Nayar initially saw the chaos as an opportunity, telling Bloomberg in an October 2018 interview that he was looking to buy portfolios from struggling shadow lenders. But by the end of that year, KKRâs global investment committee had taken a more active role in the business, rejecting Nayarâs requests to extend more credit and make acquisitions, two people familiar with the matter said.
Brian Dillard, a KKR managing director tasked in late 2018 with overseeing the firmâs credit operations across Asia, told colleagues he was worried the India unit would become a drag on the firmâs regional ambitions, two people said. Scott Nuttall, KKRâs co-chief operating officer, and Henry McVey, chief investment officer of KKRâs balance sheet, also expressed concerns about lax underwriting.
Investors in KKRâs separate India credit fund were becoming more circumspect too, in part because of the turbulence in Indian markets. In early 2019, after KKRâs initial fund had reached its maturity, they turned down the firmâs invitation to invest in a new one, two people familiar with the matter said.
Meanwhile, the credit unitâs loan book was deteriorating. Sintex-BAPL Ltd., an auto-parts manufacturer, stopped repayments in June 2019, a little more than a year after KKR made its original loan. Avantha Group was also falling behind on repayments, two people familiar with the matter said. Several other borrowers, including Resonance, were showing signs of stress.
KKR eventually wrote off the value of the Sintex and Resonance loans. The latter has been mentioned on internal KKR calls as a textbook case of how not to structure deals, two people familiar with the matter said. In late 2019, Indian regulators including the Ministry of Corporate Affairs said that an Avantha Group company — CG Power & Industrial Solutions Ltd., whose shares KKR held as collateral — had falsified accounts. CG Power said in October that the impact of the accounting irregularities could be assessed only after investigations by the company and regulators were complete. KKR has set aside provisions for the loan.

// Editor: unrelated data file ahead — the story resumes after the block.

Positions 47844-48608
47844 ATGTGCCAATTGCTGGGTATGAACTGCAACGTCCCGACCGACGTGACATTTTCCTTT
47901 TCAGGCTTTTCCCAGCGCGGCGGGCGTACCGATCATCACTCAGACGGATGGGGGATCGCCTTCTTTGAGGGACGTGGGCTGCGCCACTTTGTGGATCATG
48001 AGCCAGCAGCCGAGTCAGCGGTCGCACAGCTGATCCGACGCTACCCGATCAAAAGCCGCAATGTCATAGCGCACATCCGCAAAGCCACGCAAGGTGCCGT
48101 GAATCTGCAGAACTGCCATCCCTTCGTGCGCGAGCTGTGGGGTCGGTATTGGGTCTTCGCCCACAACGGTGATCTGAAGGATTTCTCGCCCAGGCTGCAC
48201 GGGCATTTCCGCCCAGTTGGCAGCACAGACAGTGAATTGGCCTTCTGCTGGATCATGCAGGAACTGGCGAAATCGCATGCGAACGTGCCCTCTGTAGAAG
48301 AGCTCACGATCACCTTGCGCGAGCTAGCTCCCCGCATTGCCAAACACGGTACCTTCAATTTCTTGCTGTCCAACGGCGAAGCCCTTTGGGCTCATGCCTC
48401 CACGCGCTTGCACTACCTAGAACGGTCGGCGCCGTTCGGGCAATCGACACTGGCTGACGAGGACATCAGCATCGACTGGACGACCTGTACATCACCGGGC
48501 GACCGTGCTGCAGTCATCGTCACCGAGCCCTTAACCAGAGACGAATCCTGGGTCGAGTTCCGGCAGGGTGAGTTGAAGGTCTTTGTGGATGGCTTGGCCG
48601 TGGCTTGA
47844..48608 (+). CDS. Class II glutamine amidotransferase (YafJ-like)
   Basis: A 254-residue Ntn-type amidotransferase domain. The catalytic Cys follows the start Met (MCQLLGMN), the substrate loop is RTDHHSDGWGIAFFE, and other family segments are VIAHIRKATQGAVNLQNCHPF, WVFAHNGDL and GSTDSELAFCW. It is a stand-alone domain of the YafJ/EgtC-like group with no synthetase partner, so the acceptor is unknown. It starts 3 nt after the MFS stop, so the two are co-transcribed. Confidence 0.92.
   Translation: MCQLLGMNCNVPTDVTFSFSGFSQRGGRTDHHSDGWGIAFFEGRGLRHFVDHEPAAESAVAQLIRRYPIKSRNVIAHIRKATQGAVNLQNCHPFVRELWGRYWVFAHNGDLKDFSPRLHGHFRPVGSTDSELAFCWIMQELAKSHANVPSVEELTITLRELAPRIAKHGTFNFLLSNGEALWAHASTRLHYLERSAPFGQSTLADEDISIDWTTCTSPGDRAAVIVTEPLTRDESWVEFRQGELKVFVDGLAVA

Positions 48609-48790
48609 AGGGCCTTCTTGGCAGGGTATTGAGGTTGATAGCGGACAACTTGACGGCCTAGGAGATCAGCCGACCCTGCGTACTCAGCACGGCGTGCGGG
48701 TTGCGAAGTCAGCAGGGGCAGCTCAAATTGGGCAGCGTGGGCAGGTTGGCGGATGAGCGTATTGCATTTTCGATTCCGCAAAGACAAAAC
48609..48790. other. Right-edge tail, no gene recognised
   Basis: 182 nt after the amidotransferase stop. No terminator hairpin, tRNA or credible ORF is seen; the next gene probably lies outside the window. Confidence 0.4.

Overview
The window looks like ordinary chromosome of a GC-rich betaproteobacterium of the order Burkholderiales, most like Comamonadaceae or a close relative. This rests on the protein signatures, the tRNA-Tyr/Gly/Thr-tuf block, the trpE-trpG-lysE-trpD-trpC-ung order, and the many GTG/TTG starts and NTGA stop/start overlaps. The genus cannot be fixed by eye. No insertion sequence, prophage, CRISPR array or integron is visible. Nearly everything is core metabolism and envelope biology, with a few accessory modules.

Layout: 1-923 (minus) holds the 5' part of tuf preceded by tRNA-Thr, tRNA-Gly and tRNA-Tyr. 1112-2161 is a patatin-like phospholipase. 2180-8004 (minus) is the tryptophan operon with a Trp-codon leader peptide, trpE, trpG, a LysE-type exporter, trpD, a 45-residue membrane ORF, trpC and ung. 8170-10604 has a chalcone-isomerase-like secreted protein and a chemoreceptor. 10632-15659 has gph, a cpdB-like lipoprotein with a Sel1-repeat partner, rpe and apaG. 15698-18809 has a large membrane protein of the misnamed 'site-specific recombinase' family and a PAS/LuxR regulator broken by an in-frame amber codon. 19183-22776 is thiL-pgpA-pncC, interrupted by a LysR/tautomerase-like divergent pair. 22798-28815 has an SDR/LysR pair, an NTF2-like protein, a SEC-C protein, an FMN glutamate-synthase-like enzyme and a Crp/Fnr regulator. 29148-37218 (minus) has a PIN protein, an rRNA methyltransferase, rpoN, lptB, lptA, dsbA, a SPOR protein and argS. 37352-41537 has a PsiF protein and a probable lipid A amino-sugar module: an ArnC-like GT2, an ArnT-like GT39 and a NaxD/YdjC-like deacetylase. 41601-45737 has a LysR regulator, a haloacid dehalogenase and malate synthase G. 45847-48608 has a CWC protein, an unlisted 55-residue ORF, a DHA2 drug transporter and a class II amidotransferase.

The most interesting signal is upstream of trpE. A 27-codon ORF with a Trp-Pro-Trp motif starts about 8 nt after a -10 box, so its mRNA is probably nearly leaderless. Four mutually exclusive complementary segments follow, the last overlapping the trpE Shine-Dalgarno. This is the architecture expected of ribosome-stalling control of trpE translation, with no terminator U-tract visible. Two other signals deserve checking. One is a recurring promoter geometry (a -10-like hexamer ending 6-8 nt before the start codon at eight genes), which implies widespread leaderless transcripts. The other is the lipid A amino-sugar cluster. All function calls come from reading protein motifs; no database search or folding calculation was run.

Sintex, Resonance and CG Power didnât respond to requests for comment.
Things had also gone badly wrong at another big KKR investment — Coffee Day. In July 2019, Siddhartha, the coffee chainâs founder, was found dead in a river in an apparent suicide. A letter purportedly written and signed by him and sent to Coffee Dayâs senior management mentioned âtremendous pressureâ from lenders and one of the companyâs private-equity investors that he didnât name. Coffee Dayâs board, which included Nayar, ordered a probe into allegations that Siddhartha had embezzled money.
The following month, senior KKR managers in New York took an even more hands-on role at the India credit unit, according to two people familiar with the matter. The firm formed a task force to look into each of the unitâs 33 outstanding loans, concluding by October that as many as 18 of them risked slipping into default.
Around the same time KKR India Financial Services had its long-term credit rating cut to AA, the third-highest investment grade, from AA+ by Crisil, the local unit of S&P Global Ratings. Borrowers of more than half of its 59 billion rupees in loans werenât fully complying with the original terms of their debt agreements, Crisil said.
B.V. Krishnan, the CEO of KKRâs India credit unit, left the same month. He was replaced by Kapil Singhal, a Goldman Sachs Group Inc. veteran who had been hired by KKR shortly before Krishnanâs departure.